Source: Mstyslav Chernov
September 8, 2021 Bin Laden’s Legacy Probably Surpasses His Wildest Dreams
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HOME HOME THEMATICS THEMATICS Source: Mstyslav Chernov
At the very outset of the 21st century, Osama bin Laden positioned himself, wittingly or unwittingly, with the 9/11 attacks, as one of its likely most important figures. The attacks initially served to undermine multicultural policies in relatively ethnically and religiously homogeneous European societies: which struggled with migration from other continents, ethnicities, and religious backgrounds. In doing so, the attacks reshaped global politics and attitudes toward large numbers of people fleeing political and economic collapse as “the other”— instead of viewing them as victims of misconceived Western policies that backfired in countries governed and mismanaged by corrupt politicians and political and economic structures. Its resulting fallout was evident in the West’s recent failure to anticipate mass movement toward the Kabul airport in the wake of the U.S. withdrawal from Afghanistan and the Taliban takeover of the country. The West’s initial hesitancy to respond to the plight of those cooperating with Western forces and institutions in the last two decades compounded these failures. This undermined two decades of multiculturalism or open borders and further empowered populist, right-wing anti- immigration, and pro-nationalist forces in Europe as well as North America, Asia and Africa: particularly against Muslims, Jews, and people of color. Western democracies pay the price; the brutalization of debate and dialogue through demonization of opposing views, abandonment of civility and etiquette and expressions of racist, Islamophobic, and anti-Semitic attitudes becoming less socially taboo and more mainstream. Changed attitudes have made Western societies more vulnerable to intolerant, anti-pluralistic, and counter-revolutionary machinations      by countries   like   the   UAE   and   Saudi   Arabia . Alarmed by the strength of political Islamic groups such as the Muslim Brotherhood, in the wake of the 2011 popular Arab revolts, the Gulf states have had little compunction about fuelling    anti-Muslim sentiment   in   Western   countries,   including   France and     Austria , to counter Islamists and their backers (Turkey, and Qatar). Anti-Muslim sentiment is bolstered by the lack of support from Saudi Arabia and the UAE, as well as the rest of the Muslim world, for persecuted Muslim communities: such as the Uyghurs in China, the Rohingya in Myanmar and Bangladesh, and Muslims in India-administered Kashmir. Saudi Arabia and the UAE promote their socially more flexible, but autocratic version of a moderate interpretation of Islam that preaches absolute obedience to the ruler. The two states’ use their interpretations to project themselves as moderate leaders in the Muslim world: in which Saudi Arabia and the UAE are competing    for religious   soft   power with one another; as well as with Turkey, Qatar, Iran and Indonesia, the world’s largest Muslim-majority country. "The UAE’s narrative was purposefully designed to appeal to a Western, particularly American audience,” claims Gulf scholar Andreas Krieg, “in the aftermath of 9/11, the Islamist surge during the Arab Spring, and the rise of the Islamic State.” Yet, for Abu Dhabi, its crusade against Islam in the political space has another, more sinister objective: depoliticizing civil society, while monopolizing socio-political power and authority in the hands of the state. The irony is that the religious soft power rivalry unwittingly reinforces each other’s efforts. The Emiratis and Saudis encourage Islamophobia, in cooperation with populists and Europe’s far-right, which strengthen the Iranian revolutionaries and Turkish President Recep Tayyip Erdogan. Erdogan projects himself as a pious leader who defends the rights of marginalized Diaspora communities: who hail from ‘black’ Turks at home and are disenfranchised by the Kemalist Turkish elite; while Iran claims to represent the struggle of the downtrodden and disenfranchised. The populists and right-wing nationalists in Europe and elsewhere are the perfect foil for Erdogan. In turn, Erdogan’s calls on the Turkish Diaspora to reject assimilation is fodder for the very groups the Turkish president ostensibly opposes. “Ultimately, these are two right-wing currents that profit from each other,” argues political scientist Thomas Schmidinge, “Turkish nationalism colored by Islamism on the one hand and anti-Islamic and anti-Turkish racism, which has spread throughout Europe and Austria in particular, on the other.” Schmidinge discussed the situation in Austria as an example that repeats itself across Europe: in which the UAE, Saudi Arabia, and Turkey wage covert campaigns against one another. Bin Laden must have a grin on his face, as the current scene unfolds in Europe and the U.S.: irrespective of whether the former leader of al- Qaeda is looking at the world from above or from down under. He may bemoan the plight of Muslims in much of the world, but the disarray in the West is probably greater: in part to his lethal handiwork, which has probably accomplished more than his most imaginative dreams.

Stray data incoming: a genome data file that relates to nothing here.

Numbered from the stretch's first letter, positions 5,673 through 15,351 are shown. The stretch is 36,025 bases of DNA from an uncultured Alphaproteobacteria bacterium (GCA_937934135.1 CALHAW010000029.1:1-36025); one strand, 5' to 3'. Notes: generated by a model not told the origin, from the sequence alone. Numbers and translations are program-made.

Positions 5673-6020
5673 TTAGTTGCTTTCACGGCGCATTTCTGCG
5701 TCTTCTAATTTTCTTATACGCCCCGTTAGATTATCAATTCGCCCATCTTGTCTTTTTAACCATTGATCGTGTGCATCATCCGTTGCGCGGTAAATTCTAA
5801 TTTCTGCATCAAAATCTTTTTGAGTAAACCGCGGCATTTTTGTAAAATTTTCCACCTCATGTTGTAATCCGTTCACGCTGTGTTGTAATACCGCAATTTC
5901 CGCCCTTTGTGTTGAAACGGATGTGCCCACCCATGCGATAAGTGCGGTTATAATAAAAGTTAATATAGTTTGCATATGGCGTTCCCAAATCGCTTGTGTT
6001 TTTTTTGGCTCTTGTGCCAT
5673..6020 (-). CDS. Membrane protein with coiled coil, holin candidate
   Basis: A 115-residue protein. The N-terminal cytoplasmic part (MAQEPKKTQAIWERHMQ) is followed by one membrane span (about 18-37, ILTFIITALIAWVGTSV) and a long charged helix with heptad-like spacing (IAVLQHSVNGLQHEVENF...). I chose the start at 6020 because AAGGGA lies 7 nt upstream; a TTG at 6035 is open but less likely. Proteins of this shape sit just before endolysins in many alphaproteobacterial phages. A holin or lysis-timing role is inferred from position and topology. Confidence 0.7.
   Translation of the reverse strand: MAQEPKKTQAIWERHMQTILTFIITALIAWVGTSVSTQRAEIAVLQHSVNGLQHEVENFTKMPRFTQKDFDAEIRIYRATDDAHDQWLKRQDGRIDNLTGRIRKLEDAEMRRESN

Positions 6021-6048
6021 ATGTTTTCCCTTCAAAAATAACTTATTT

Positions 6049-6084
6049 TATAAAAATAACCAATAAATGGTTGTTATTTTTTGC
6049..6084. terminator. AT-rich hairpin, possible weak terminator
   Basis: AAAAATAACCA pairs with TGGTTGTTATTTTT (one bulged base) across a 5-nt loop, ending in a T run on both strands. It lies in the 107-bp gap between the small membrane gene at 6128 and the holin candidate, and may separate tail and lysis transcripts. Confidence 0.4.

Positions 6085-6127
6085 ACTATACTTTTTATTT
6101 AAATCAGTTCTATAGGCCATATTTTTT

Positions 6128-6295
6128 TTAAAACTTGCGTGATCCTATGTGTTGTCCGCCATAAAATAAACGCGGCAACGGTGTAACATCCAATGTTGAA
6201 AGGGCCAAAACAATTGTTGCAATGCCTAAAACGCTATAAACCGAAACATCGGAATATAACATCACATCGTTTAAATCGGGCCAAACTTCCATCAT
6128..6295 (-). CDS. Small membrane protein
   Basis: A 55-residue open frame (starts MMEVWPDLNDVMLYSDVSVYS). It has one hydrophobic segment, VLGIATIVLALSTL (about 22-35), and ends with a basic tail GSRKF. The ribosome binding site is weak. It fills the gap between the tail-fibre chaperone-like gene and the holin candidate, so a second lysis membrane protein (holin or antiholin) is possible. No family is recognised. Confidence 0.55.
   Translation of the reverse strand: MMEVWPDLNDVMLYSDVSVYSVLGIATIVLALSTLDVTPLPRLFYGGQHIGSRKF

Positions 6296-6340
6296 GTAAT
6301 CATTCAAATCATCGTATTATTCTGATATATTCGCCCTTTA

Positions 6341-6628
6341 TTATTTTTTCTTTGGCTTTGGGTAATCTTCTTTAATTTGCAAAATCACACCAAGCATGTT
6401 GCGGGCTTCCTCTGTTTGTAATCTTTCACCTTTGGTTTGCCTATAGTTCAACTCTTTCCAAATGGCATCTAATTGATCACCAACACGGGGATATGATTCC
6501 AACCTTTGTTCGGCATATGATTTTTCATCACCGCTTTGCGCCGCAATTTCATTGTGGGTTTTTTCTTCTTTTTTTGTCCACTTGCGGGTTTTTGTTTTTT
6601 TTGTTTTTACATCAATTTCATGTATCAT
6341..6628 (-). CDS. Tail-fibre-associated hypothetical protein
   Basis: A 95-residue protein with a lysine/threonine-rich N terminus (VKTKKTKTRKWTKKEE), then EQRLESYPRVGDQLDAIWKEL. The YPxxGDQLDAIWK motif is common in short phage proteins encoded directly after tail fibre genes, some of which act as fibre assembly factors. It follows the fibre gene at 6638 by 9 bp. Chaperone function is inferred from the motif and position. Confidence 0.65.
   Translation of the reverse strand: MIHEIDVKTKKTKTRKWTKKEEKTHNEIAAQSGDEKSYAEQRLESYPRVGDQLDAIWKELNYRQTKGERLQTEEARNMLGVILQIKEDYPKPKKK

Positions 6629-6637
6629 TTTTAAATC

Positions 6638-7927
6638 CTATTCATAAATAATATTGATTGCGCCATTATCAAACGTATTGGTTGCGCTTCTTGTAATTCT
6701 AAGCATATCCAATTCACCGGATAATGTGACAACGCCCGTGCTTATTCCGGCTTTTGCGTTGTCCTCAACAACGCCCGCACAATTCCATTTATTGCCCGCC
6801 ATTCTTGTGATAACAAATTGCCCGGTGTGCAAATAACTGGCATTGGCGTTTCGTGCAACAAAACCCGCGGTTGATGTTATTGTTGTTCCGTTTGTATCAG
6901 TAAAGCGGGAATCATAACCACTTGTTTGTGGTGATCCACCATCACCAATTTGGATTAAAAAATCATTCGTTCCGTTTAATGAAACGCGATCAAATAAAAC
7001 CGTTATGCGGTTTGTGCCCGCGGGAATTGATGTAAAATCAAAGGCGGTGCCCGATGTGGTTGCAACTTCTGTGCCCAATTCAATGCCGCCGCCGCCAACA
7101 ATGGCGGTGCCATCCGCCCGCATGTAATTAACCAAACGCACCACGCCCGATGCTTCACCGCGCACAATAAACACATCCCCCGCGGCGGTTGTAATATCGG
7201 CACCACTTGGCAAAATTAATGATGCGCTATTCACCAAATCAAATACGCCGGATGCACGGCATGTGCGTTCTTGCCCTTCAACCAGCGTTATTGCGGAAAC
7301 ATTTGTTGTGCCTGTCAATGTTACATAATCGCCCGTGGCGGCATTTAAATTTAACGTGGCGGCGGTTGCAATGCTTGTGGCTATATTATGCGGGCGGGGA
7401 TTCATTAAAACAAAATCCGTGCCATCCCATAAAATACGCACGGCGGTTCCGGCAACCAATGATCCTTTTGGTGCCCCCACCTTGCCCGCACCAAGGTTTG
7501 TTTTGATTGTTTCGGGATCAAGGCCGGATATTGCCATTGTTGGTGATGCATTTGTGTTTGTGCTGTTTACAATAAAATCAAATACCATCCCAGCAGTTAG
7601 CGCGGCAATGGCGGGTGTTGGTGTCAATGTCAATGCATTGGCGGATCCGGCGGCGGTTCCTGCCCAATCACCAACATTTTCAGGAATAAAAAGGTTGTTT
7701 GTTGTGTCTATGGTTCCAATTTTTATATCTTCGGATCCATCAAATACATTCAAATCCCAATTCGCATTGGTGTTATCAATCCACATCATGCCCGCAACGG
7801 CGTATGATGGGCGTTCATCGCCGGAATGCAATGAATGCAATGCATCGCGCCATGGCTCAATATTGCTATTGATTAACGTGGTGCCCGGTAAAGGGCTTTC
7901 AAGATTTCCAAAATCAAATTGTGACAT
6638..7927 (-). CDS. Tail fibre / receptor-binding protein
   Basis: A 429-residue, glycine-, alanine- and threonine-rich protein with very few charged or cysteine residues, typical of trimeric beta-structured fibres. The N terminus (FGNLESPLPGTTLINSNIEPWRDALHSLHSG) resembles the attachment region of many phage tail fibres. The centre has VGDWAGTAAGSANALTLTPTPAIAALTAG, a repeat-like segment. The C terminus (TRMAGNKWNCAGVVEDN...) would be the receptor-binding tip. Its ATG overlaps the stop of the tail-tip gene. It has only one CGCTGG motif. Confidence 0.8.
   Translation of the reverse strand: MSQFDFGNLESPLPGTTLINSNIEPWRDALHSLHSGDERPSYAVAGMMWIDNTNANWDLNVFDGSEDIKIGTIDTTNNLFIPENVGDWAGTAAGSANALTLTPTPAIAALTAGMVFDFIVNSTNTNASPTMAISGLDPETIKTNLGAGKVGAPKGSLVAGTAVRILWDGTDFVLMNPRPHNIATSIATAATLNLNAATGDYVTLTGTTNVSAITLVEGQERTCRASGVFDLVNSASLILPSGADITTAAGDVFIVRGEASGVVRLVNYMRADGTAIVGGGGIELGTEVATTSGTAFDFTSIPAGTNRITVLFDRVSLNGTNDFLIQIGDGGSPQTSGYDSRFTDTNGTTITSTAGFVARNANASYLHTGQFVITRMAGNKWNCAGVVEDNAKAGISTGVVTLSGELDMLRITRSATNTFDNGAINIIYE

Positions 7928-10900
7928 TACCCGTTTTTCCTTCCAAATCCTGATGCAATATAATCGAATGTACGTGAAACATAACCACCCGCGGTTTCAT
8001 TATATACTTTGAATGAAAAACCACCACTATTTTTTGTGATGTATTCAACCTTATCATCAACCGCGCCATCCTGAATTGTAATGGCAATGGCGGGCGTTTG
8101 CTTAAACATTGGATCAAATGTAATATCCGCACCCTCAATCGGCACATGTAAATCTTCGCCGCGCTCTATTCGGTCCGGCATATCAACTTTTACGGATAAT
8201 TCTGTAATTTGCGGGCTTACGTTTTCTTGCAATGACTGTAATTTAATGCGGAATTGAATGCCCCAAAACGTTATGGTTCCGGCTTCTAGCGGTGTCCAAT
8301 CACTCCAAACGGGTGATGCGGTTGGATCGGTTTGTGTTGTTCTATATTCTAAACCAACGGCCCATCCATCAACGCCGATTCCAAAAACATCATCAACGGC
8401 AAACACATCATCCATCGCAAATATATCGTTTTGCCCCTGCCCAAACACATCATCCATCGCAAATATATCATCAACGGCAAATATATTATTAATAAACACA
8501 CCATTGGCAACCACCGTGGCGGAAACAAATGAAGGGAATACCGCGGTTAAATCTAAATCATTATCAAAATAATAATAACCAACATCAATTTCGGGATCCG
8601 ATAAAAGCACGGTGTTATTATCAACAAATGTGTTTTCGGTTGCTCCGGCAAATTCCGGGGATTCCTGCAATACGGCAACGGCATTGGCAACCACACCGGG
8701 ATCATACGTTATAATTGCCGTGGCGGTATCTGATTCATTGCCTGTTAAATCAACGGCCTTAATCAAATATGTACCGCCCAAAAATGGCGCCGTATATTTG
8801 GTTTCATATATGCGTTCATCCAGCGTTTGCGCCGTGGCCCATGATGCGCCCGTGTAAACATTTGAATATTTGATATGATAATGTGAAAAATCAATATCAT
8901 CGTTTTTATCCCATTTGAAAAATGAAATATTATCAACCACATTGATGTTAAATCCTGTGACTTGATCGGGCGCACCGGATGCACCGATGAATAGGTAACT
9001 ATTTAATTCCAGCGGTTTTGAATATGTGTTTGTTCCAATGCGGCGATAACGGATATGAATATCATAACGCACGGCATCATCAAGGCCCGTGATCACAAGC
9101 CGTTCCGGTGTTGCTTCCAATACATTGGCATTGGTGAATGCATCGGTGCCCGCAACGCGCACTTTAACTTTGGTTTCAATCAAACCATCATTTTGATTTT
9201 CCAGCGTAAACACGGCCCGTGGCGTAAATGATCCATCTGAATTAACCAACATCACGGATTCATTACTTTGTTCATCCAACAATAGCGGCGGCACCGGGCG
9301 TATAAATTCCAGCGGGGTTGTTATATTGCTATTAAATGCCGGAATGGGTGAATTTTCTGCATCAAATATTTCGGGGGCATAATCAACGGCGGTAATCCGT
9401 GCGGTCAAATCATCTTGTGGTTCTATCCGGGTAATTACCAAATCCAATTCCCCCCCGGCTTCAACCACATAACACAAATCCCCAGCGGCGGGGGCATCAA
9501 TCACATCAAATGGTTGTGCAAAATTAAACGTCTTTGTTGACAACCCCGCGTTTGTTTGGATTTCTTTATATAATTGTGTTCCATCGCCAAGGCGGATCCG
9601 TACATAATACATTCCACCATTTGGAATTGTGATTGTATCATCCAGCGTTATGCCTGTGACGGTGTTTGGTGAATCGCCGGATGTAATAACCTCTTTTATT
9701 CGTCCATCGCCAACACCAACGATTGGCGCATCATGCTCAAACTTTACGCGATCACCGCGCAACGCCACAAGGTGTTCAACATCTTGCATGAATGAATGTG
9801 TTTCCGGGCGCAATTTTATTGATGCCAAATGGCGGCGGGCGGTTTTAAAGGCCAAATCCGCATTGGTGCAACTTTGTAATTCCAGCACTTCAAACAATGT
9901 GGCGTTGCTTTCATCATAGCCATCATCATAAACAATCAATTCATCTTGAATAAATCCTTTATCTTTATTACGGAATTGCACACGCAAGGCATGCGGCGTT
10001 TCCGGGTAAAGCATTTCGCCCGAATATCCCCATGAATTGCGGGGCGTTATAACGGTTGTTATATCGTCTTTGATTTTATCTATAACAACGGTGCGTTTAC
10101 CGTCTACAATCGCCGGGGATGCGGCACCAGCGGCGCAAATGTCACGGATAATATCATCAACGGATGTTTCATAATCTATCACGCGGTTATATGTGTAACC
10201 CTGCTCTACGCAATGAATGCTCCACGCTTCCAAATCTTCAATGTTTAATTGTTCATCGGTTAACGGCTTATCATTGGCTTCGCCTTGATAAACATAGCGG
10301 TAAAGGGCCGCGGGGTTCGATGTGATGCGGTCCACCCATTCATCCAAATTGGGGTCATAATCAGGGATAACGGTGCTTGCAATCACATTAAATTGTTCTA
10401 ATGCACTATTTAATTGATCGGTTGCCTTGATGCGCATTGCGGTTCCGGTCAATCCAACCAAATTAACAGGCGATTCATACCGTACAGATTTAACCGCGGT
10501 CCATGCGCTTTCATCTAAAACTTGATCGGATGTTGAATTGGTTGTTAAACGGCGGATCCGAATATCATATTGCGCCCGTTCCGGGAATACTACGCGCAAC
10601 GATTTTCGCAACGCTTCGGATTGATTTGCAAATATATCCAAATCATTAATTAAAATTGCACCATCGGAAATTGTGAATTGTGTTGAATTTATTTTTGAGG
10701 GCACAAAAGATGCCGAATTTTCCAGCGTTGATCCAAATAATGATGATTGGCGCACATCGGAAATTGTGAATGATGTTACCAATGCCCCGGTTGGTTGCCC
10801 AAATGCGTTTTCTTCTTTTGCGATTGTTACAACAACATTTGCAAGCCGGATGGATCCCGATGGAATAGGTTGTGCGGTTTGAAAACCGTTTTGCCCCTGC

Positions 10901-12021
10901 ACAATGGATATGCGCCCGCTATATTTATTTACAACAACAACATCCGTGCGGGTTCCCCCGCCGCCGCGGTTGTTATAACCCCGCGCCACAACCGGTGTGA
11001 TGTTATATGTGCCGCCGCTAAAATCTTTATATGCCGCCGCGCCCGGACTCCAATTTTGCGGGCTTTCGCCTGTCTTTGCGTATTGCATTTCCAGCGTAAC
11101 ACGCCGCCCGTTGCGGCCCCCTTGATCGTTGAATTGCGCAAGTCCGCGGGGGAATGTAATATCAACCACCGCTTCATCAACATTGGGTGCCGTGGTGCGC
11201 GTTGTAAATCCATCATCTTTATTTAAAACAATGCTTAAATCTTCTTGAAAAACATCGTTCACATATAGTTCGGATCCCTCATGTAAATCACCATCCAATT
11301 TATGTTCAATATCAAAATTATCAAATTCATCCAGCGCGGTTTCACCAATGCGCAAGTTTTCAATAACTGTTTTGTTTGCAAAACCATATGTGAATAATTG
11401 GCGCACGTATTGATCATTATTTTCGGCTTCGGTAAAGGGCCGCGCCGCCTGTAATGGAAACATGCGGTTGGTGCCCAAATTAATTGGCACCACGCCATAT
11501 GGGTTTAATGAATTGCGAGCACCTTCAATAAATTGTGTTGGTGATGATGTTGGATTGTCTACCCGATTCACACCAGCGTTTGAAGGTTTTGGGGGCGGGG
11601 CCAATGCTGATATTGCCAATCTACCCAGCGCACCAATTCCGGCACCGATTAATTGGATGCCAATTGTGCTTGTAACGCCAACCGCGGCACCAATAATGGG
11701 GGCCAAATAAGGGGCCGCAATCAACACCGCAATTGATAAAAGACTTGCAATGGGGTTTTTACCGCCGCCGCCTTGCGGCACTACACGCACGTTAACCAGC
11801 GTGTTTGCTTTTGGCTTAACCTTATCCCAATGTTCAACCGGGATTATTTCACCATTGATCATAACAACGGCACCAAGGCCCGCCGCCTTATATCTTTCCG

© 2021 Oriental Institute, The Czech Academy of Sciences, Kevin L. Schwartz, and Ameem Lutfi
© 2021 Oriental Institute, The Czech Academy of Sciences, Kevin L. Schwartz, and Ameem Lutfi
Bin Laden’s Legacy Probably Surpasses His Wildest Dreams
Written by
An award-winning journalist and scholar and a senior fellow at the National University of Singapore’s Middle East Institute.
If you are interested in contributing an article for the project, please send a short summary of the proposed topic (no more than 200 words) and brief bio to submissions@911legacies.com. For all other matters, please contact inquiry@911legacies.com.